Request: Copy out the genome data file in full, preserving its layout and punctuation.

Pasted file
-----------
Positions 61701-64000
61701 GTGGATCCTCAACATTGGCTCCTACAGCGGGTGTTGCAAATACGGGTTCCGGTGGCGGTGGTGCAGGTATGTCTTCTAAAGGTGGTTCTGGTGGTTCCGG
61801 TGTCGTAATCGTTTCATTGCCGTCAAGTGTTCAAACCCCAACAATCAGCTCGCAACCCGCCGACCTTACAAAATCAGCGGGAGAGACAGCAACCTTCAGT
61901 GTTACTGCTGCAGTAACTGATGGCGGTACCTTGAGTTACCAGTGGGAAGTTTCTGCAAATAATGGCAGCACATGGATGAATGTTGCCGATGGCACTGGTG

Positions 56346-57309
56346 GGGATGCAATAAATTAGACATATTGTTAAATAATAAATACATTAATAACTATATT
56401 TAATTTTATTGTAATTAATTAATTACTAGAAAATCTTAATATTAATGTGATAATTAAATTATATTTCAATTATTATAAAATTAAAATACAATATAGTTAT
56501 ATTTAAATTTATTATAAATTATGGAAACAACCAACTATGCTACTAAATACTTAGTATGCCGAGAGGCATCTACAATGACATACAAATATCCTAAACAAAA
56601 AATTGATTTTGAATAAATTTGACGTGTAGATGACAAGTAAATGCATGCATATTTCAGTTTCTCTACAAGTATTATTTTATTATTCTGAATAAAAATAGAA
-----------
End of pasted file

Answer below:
Positions 61701-64000
61701 GTGGATCCTCAACATTGGCTCCTACAGCGGGTGTTGCAAATACGGGTTCCGGTGGCGGTGGTGCAGGTATGTCTTCTAAAGGTGGTTCTGGTGGTTCCGG
61801 TGTCGTAATCGTTTCATTGCCGTCAAGTGTTCAAACCCCAACAATCAGCTCGCAACCCGCCGACCTTACAAAATCAGCGGGAGAGACAGCAACCTTCAGT
61901 GTTACTGCTGCAGTAACTGATGGCGGTACCTTGAGTTACCAGTGGGAAGTTTCTGCAAATAATGGCAGCACATGGATGAATGTTGCCGATGGCACTGGTG

Positions 56346-57309
56346 GGGATGCAATAAATTAGACATATTGTTAAATAATAAATACATTAATAACTATATT
56401 TAATTTTATTGTAATTAATTAATTACTAGAAAATCTTAATATTAATGTGATAATTAAATTATATTTCAATTATTATAAAATTAAAATACAATATAGTTAT
56501 ATTTAAATTTATTATAAATTATGGAAACAACCAACTATGCTACTAAATACTTAGTATGCCGAGAGGCATCTACAATGACATACAAATATCCTAAACAAAA
56601 AATTGATTTTGAATAAATTTGACGTGTAGATGACAAGTAAATGCATGCATATTTCAGTTTCTCTACAAGTATTATTTTATTATTCTGAATAAAAATAGAA